Nov 22, 2022

How Compound Interest Increases the Value of a Roth IRA

Today, we discuss how the magic of compounding can really make a difference with your Roth IRA account and if you do not yet have one, this can be a huge incentive for you to start a Roth IRA!

Roth IRAs Explained

How Compound Interest Increases the Value of a Roth IRA

A Roth individual retirement account (Roth IRA) enables you to save for retirement with already-taxed funds. Then, eligible withdrawals from a Roth IRA are tax-free, making it an attractive alternative for retirees who anticipate being in a higher tax bracket. Compound interest can have a big effect on how much your savings for retirement amount to over time. If you start saving with a Roth IRA right away, your money will have more time to grow because of the power of compounding.

Today, we discuss how the magic of compounding can really make a difference with your Roth IRA account, and if you do not yet have one, this can be a huge incentive for you to start a Roth IRA. Let’s first go over the basics.

The Roth IRA Tax Rules & Contributions

A Roth IRA is a retirement account funded with after-tax dollars and allows for qualified tax-free distributions. The Internal Revenue Service (IRS) sets rules for Roth IRAs, such as how much you can put in and how much you can take out. 

Some of the most important tax rules for Roth IRAs are as follows:

  • Contributions are not tax-deductible
  • Qualified distributions, including distributions beginning at age 59 ½, are tax-free
  • Original contributions can be withdrawn at any time without a tax penalty
  • Required minimum distributions (RMDs) do not apply

A certain amount can be put into a Roth IRA each year

For 2022, the most you can put in each year is $6,000. If you are 50 or older, you can put in an extra $1,000. The most you can put into a Roth IRA depends on how much money you make and what kind of tax return you file. 3 For example, if you are married but file separate tax returns, you can't put money into a Roth IRA if your modified AGI is $10,000 or more.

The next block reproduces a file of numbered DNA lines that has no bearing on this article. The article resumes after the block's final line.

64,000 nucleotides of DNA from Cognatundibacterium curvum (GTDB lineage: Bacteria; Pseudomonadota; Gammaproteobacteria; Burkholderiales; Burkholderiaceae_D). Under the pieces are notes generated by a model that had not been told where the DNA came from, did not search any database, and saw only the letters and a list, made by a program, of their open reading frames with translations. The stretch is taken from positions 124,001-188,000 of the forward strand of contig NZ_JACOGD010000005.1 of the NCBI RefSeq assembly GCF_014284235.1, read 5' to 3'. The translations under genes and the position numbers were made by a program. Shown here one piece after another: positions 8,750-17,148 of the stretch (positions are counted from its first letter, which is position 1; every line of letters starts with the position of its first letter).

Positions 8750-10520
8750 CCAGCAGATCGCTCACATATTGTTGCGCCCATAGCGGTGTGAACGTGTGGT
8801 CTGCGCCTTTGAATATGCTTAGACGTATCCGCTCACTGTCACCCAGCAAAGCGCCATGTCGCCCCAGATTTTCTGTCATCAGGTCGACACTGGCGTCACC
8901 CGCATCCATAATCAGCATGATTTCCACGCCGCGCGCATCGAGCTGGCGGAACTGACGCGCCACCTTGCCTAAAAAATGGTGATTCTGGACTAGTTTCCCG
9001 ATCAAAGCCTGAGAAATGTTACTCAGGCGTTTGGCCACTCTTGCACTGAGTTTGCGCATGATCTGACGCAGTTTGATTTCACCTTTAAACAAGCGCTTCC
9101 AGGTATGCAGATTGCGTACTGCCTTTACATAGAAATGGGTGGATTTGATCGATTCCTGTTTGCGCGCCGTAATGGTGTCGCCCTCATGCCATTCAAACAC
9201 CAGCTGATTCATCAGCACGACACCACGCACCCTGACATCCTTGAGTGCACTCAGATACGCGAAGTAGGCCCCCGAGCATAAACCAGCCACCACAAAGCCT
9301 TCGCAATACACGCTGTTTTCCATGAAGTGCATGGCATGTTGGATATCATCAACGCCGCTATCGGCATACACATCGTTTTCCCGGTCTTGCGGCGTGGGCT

Roth IRAs have some features that set them apart from traditional IRAs. Here are some differences:

Roth IRA

  • Contributions aren’t tax-deductible.
  • There are no required minimum distributions and no age limits for contributions.
  • Qualified withdrawals are tax-free.
  • Your income determines how much you can contribute toward the annual contribution limit.

Traditional IRA

  • Contributions are typically tax-deductible.
  • Require minimum distributions to be made after age 72.
  • You must pay tax on the deductible contributions you made at the time of withdrawal.
  • Only annual contribution limits apply.

When people consider interest, they frequently consider debt. However, interest can be advantageous when it is earned on savings and investments.

Compound interest is interest calculated on both the initial principle and the accrued interest from prior periods.

Consider it as a cycle of earning "interest on interest," which can quickly snowball wealth. Compound Interest will accelerate the growth of a deposit or loan relative to simple interest, which is calculated just on the principal amount. In addition to receiving interest on your initial investment, you also receive interest on interest! Because of this, your wealth can expand exponentially with compound interest, and the concept of compounding returns is comparable to putting your money to work.

How to Start Investing with $1,000

How Does a Roth IRA Grow?

Generally speaking, the goal of a Roth IRA is to hold investments that grow in value over the course of their ownership of the account. When you start a Roth individual retirement account (IRA), you are not immediately investing money in anything. You are only establishing a "storehouse" for the funds that you intend to invest for your retirement in the future.

How Fast Does a Roth IRA Grow?

How fast a Roth IRA grows can depend on how often you put money into it and how often your investments earn interest and dividends. The more often you put money into your account, the faster it may grow over time.